‘the leasing or letting of immovable property excluding:
- the provision of accommodation, as defined in the laws of the Member States, in the hotel sector or in sectors with a similar
function, including the provision of accommodation in holiday camps or on sites developed for use as camping sites;
- the letting of premises and sites for parking vehicles;
- lettings of permanently installed equipment and machinery;
- hire of safes.
Member States may apply further exclusions to the scope of this exemption’.
B – Danish law
Paragraph 13(1)(8) of the Danish law on VAT provides exemption for the following goods and services:
‘the administration, letting and leasing of immovable property, including the supply of gas, water, electricity and heating
as part of the letting or leasing. The exemption does not, however, cover the letting of rooms in hotels and similar establishments,
the letting of rooms in businesses that let for periods of less than one month, the letting of camp sites, parking areas and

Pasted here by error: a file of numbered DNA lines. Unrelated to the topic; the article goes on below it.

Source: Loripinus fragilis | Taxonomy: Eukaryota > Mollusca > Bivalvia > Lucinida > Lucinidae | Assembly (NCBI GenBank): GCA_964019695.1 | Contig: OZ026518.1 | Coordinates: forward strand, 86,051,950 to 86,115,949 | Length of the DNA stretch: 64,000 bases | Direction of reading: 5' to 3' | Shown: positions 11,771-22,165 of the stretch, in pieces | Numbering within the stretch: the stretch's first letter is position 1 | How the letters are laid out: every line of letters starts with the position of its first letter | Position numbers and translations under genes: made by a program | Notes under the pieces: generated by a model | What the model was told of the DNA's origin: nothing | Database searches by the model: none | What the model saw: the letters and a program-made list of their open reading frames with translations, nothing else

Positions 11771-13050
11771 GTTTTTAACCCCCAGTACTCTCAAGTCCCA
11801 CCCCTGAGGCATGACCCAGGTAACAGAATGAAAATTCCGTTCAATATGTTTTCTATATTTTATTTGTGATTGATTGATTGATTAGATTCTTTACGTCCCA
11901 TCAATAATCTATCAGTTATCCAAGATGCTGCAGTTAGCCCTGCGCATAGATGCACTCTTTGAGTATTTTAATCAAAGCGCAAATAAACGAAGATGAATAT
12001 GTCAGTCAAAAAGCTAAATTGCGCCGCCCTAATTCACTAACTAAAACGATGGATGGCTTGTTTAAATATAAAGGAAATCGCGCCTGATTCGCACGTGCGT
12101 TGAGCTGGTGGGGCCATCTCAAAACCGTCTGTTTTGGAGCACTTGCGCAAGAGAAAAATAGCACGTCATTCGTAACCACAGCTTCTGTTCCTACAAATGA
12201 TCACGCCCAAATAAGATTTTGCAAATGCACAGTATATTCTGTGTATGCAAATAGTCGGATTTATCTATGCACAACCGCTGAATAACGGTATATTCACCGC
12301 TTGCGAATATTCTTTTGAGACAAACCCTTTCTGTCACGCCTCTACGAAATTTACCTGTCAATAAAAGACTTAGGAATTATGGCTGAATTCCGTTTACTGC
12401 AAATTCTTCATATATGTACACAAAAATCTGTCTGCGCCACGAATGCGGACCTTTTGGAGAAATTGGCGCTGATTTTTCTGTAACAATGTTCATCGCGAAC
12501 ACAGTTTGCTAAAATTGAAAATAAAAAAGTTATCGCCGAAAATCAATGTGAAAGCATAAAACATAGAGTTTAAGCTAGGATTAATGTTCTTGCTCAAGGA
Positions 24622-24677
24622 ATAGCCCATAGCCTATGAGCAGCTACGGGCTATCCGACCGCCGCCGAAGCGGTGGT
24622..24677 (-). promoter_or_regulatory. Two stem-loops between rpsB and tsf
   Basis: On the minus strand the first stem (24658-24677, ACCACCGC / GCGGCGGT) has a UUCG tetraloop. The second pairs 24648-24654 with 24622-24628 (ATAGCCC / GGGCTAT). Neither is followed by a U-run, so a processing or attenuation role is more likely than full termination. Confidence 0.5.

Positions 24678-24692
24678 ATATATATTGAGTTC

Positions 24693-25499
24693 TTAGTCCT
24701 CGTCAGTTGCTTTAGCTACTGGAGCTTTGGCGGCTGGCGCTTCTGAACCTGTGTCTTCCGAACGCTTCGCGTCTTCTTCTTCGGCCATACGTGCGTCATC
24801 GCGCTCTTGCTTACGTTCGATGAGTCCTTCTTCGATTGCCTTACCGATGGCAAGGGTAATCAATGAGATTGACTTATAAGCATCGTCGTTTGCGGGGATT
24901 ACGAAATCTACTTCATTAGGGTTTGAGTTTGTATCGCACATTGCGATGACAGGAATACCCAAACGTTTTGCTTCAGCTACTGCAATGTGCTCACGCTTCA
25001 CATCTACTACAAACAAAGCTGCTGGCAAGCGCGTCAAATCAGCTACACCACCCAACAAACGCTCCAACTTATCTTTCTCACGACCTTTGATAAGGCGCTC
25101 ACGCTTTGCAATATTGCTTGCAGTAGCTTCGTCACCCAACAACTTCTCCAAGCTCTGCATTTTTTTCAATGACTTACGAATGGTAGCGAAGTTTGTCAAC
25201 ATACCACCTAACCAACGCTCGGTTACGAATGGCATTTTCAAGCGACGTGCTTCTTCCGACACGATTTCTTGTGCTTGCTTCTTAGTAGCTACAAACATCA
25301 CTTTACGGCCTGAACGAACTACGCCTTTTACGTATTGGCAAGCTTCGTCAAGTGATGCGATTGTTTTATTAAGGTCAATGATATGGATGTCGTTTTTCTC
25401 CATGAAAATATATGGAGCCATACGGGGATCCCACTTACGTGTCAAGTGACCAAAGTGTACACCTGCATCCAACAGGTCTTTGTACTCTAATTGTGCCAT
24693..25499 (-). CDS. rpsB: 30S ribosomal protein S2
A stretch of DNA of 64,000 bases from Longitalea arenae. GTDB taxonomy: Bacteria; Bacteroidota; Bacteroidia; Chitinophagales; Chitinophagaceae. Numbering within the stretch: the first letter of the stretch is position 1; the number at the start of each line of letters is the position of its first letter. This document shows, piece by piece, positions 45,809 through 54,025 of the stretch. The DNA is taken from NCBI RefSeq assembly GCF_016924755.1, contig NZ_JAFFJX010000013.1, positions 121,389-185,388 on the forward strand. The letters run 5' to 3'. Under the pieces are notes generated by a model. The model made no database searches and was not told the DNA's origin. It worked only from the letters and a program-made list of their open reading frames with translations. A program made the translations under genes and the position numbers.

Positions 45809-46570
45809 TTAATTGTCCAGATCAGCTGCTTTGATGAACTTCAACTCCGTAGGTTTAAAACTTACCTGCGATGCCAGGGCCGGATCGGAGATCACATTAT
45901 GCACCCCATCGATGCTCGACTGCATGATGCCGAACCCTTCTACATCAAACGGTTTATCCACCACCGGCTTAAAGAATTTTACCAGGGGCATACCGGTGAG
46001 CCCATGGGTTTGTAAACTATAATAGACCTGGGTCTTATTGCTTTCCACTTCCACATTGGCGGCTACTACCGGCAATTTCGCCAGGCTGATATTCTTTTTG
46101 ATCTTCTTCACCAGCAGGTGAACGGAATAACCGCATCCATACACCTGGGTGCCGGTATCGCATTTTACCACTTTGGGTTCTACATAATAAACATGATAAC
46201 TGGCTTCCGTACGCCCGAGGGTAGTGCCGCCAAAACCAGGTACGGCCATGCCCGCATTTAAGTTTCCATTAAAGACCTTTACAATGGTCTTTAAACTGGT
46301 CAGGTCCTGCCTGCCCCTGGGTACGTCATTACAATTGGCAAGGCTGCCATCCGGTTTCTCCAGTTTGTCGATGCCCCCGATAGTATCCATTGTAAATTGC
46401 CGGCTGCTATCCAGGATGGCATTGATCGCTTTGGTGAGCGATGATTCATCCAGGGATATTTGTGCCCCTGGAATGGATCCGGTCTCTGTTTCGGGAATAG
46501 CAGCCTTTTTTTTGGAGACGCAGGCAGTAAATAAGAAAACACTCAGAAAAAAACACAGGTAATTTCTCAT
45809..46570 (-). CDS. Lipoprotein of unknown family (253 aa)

advertising spaces, or the hire of safes.’
Further guidance is given in Point D.11.8 of the 2001 VAT Guide as regards administrative practice in Denmark:
‘The letting by sailing clubs of mooring berths, land storage sites and port and slipway sites is subject to VAT, even though
such letting is made to club members only.
VAT is accordingly payable on site rent, including any fees or deposits charged to fixed lessees, together with port dues
charged when visiting mariners use the port.’
Under Paragraph 39(5) of the VAT Law tax on the installation, repair and maintenance of port complexes other than buildings
can be deducted as input tax.
III – The facts, questions referred for a preliminary ruling and the main proceedings
Fonden Marselisborg Lystbådehavn (the Marselisborg Pleasure Boat Port Trust, hereinafter the ‘FML’) is a foundation that operates